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Marketing Budget

Now and Later: Forecasting Your Law Firm’s Marketing Budget

Written by Kyle McCarthy

Balancing your firm’s marketing efforts with your actual client work can be a difficult task, with the former enterprise often getting buried beneath the importance and immediacy of the latter. But if you and your colleagues don’t set aside some time to discuss how you are going to approach your firm’s marketing efforts at the beginning of each year and what that’s going to look like financially, you could be allocating your resources in all the wrong places ― and losing potential clients along the way.  In order to avoid that scenario, we’ve compiled some common best practices to keep in mind when forecasting your annual marketing budget.

The Importance of Budget Forecasting

screenshot_102416_010026_pm For starters, everyone needs to appreciate the importance of forecasting your annual marketing budget. By focusing on the marketing data accumulated during previous years, as well as using digital tools to research your competitors’ spend and strategies, you can leverage that data into an accurate and effective forecasting model. Doing so helps you understand exactly how much money you have to spend and where it would be best put to use. Failing to do so leaves you grasping at straws and trusting your intuition rather than relying on objective facts, which is one of the most common mistakes that can occur in marketing ― legal or otherwise.

One of the primary benefits of creating an annual marketing budget is that it promotes accountability, whether you are conducting your marketing efforts in-house or working with a fully-staffed marketing agency like LaFleur. Clear budgets lead to strategies supported by goals and objectives, and if those goals and objectives are not met or exceeded, there can be no doubt who is responsible for that failure. But if expectations are not clearly defined before implementing marketing strategies, there’s no clear baseline of accountability.

Once those expectations have been established, be sure that your marketing team is capable of tracking the data so that you can account for your spend and also locate potential areas for success. Not only will this help you create a useful budget, but it will also help you monitor your progress month-over-month throughout the coming year and set you up for even more accurate forecasting in the future.

Cross-Channel Marketing

Many decision-makers are prone to taking a quick look at the previous year’s overall marketing spend and then quickly asserting that they should just repeat the same formula. Not only is this short-sighted, but it’s also just plain lazy. Forecasting a marketing budget is not as simple as saying, “X% of our annual revenue should be spent on marketing,” especially since said “mar screenshot_102416_125728_pm keting” is actually divided into several different channels, each of which has its own tactics that should be contributing to a larger holistic strategy.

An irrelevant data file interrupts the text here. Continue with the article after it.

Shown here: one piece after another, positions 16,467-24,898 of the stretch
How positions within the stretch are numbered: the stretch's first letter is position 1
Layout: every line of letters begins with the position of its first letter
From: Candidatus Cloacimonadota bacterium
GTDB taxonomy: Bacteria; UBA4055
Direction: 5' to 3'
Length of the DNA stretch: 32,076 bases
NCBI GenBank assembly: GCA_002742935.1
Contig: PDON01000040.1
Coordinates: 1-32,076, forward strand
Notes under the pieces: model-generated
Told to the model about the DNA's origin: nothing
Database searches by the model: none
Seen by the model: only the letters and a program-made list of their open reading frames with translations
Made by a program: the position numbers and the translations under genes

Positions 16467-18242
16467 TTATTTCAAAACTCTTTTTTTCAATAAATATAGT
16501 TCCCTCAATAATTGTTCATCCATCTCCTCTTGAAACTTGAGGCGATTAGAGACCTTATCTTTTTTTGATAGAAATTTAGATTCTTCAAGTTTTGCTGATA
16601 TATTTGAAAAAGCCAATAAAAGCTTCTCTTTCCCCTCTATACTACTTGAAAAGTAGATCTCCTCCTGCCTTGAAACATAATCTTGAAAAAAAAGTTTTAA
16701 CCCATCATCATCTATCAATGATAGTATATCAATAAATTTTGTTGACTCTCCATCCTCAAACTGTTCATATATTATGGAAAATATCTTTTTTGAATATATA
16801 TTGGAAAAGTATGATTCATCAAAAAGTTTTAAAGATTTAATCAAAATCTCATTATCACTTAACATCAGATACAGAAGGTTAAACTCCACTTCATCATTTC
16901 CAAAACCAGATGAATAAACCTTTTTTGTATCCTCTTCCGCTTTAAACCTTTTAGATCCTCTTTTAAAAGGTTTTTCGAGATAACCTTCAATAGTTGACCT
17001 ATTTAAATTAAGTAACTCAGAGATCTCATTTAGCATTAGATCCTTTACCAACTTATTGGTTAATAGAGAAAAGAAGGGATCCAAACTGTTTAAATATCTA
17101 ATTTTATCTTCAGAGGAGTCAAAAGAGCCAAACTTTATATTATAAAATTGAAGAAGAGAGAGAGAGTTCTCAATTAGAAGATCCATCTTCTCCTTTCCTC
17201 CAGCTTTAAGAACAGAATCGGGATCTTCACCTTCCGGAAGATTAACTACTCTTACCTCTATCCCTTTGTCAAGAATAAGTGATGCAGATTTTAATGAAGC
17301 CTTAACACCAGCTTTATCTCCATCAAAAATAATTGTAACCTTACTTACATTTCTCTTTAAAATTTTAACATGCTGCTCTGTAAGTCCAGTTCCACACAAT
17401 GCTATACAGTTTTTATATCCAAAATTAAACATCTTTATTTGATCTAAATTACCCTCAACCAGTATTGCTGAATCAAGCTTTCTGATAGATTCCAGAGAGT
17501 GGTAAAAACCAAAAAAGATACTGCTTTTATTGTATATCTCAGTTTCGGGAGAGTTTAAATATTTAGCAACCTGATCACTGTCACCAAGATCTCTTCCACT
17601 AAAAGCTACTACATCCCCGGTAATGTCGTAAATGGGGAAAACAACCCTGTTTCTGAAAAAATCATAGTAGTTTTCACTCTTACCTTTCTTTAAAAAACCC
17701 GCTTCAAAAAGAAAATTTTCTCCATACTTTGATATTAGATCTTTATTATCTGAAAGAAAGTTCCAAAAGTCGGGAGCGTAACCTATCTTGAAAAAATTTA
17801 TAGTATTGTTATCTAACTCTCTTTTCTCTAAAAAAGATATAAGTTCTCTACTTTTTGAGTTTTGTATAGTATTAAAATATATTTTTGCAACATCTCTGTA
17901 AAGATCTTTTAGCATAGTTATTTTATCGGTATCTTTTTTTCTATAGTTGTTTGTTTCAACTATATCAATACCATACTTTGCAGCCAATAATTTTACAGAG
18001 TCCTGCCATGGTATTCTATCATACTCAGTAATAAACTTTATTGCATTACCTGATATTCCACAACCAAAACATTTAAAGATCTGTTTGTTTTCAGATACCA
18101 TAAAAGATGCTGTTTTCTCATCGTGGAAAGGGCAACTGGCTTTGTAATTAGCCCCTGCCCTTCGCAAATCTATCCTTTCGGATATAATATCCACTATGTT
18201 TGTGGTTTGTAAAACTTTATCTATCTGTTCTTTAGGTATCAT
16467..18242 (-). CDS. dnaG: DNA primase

According to a recent survey of 295 global business leaders, they plan on increasing their marketing budgets within the following channels (noticeably absent from this list are traditional marketing methods, such as billboards and radio spots):

  • Email Marketing: 59.7%
  • Social Media: 56.3%
  • Display Advertising: 55.9%
  • Mobile Marketing: 51.9%
  • Pay-per-Click (PPC) Advertising: 42.4%

Furthermore, a 2016 report from eMarketer stated that 75% of survey respondents planned on increasing their investment in Google AdWords over the next year, and another 69% indicated that they are planning on doing the same with Facebook marketing.

Based on comprehensive research results derived from their exhaustive surveying, Web Strategies found several distinct themes in marketing over the past five years:

  • Marketing budgets are on the rise
  • More money is now being allocated to digital campaigns rather than traditional channels
  • Annual marketing budgets usually represent between 7% and 12% of net revenue
  • B2C businesses tend to outspend B2B businesses
  • Smaller companies are spending a larger percentage of their revenue on marketing than larger ones
  • The majority of digital marketing budgets are used toward PPC search and display campaigns

In short, smaller firms are now focusing on digital marketing strategies that are geared toward increasing inbound leads to their web properties through paid advertising. We have found that when those PPC efforts are paired with top-notch collateral in the form of engaging infographics and informative whitepapers on relevant topics, more leads are generated and more clients are acquired.

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Crafting Your Budget